After several months of back-and-forth discussions, the Raiders may be sticking it out in Oakland for at least one more season. On Monday, owner Mark Davis told Tim Kawakami of the San Jose Mercury News on the "TK Show" podcast that the organization is finalizing negotiations to play in the Oakland Coliseum for the 2016 NFL season.

The Raiders’ lease at the building comes to an end Feb. 17, and the team doesn’t have a long-term solution for their future. While Davis is not happy about having to commit to Oakland for a year, he doesn’t have much of a choice. 

"In life, you have to do things that make sense, and this absolutely makes sense," Davis told Kawakami.

Where the Raiders will play beyond 2016 remains unclear. The Raiders have been playing in the Coliseum since they moved back to Oakland in 1995 and are looking for a permanent home to replace the 50-year-old building.

According to Davis, a few different sites in northern California would make sense for the team, though they have no interest in playing at Levi’s Stadium in Santa Clara, the home of the San Francisco 49ers. On Tuesday, 49ers Chief Executive Officer Jed York told USA Today that it's up to the Raiders to make a decision on sharing the stadium and offered his support for the organization.

The Raiders have explored multiple options outside of the Bay Area, but they have been unable to relocate yet. Davis has said that the organization "can't rule anything out." 

A move back to Los Angeles, where the team left more than 20 years ago, was the Raiders’ first choice. But the NFL owners declined their proposal to share a stadium with the Chargers in Carson, California, instead approving an Inglewood stadium plan for the Rams and Chargers. That’s left the Raiders looking at multiple cities, none of which seemed ideal for next season but perhaps are options for 2017.

The latest proposal came from Las Vegas, where Las Vegas Sands CEO and Chairman Sheldon Adelson has proposed to build a $1 billion stadium on the University of Nevada, Las Vegas, campus. Davis met with UNLV President Len Jessup last week and seemed intrigued at the idea of moving the team to Sin City, but he acknowledged that the NFL might not approve of a proposed relocation to Las Vegas.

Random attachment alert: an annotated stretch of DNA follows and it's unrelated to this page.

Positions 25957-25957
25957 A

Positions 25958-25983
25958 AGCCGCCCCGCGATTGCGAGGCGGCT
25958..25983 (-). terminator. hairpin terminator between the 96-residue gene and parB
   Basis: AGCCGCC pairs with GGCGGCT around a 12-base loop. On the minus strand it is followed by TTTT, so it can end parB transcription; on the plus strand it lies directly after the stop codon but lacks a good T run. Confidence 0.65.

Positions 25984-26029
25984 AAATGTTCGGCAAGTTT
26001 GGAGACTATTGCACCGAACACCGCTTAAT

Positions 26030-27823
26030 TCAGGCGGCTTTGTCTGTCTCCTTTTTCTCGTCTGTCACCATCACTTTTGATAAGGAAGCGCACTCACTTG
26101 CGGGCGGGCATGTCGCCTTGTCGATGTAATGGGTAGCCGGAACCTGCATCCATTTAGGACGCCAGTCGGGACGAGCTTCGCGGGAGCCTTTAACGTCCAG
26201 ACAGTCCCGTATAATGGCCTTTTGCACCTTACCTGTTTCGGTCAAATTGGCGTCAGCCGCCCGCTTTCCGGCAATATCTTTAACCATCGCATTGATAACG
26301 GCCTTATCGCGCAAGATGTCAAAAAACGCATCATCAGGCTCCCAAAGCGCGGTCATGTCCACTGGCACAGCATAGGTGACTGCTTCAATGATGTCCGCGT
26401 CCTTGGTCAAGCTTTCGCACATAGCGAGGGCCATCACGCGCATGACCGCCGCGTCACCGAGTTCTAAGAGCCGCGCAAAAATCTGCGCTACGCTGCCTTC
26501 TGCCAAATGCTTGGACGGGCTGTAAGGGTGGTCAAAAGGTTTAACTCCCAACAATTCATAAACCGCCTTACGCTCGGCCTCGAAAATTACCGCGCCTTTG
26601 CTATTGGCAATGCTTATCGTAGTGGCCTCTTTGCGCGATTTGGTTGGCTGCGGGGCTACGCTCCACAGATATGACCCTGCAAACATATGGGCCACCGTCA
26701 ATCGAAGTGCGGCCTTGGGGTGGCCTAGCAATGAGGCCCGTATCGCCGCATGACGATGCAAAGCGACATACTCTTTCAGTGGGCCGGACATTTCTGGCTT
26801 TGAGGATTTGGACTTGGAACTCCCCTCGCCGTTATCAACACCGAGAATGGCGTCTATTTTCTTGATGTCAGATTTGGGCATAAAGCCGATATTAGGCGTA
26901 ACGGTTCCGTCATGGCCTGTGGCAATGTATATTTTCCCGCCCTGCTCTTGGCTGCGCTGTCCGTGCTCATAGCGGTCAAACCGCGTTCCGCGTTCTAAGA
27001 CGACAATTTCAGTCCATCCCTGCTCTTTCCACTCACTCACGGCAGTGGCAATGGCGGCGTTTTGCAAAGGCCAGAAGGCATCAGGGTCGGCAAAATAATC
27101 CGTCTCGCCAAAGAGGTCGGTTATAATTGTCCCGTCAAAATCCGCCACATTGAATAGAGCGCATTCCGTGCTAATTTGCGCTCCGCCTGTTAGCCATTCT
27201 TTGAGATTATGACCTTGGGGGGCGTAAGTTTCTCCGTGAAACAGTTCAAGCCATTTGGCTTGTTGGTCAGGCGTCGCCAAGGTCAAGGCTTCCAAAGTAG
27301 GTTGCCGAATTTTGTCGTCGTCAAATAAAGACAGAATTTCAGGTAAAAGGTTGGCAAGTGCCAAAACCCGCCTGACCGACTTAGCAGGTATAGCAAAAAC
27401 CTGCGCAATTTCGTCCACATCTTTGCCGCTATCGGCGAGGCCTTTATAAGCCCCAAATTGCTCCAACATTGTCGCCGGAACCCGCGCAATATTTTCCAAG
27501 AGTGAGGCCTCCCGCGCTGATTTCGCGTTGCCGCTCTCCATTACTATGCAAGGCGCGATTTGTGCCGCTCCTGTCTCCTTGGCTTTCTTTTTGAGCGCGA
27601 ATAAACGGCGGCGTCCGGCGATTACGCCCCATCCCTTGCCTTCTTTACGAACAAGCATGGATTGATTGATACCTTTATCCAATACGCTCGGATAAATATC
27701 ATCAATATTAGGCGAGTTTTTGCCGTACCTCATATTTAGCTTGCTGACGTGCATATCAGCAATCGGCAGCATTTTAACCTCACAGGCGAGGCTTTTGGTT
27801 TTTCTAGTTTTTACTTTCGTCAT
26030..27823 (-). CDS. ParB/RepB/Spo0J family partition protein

San Diego could be a future option for the Raiders, but the Chargers will remain in the city for at least one more year. The Chargers won’t join the Rams just yet as they try to secure a new stadium in San Diego, but their future remains uncertain, too.

"For the Raiders, it would be great because we have a very large Hispanic market, and we think that's something that we could tap into down there," Davis told Kawakami, regarding San Diego.

A move to San Antonio for the 2016 season was never seriously considered by Davis. He visited the city in 2014, and investors have tried to bring the Raiders to Texas. Yet, the Alamodome, which was built under the pretense that it would be home to an NFL team, is considered a viable temporary stadium.

Meanwhile, Davis reportedly owns a parcel of land between Austin and San Antonio that might be considered a potential location for a new stadium. A possible roadblock to the Raiders potential move to the San Antonio area would be Dallas Cowboys owner Jerry Jones, who is expected to oppose another team in Texas.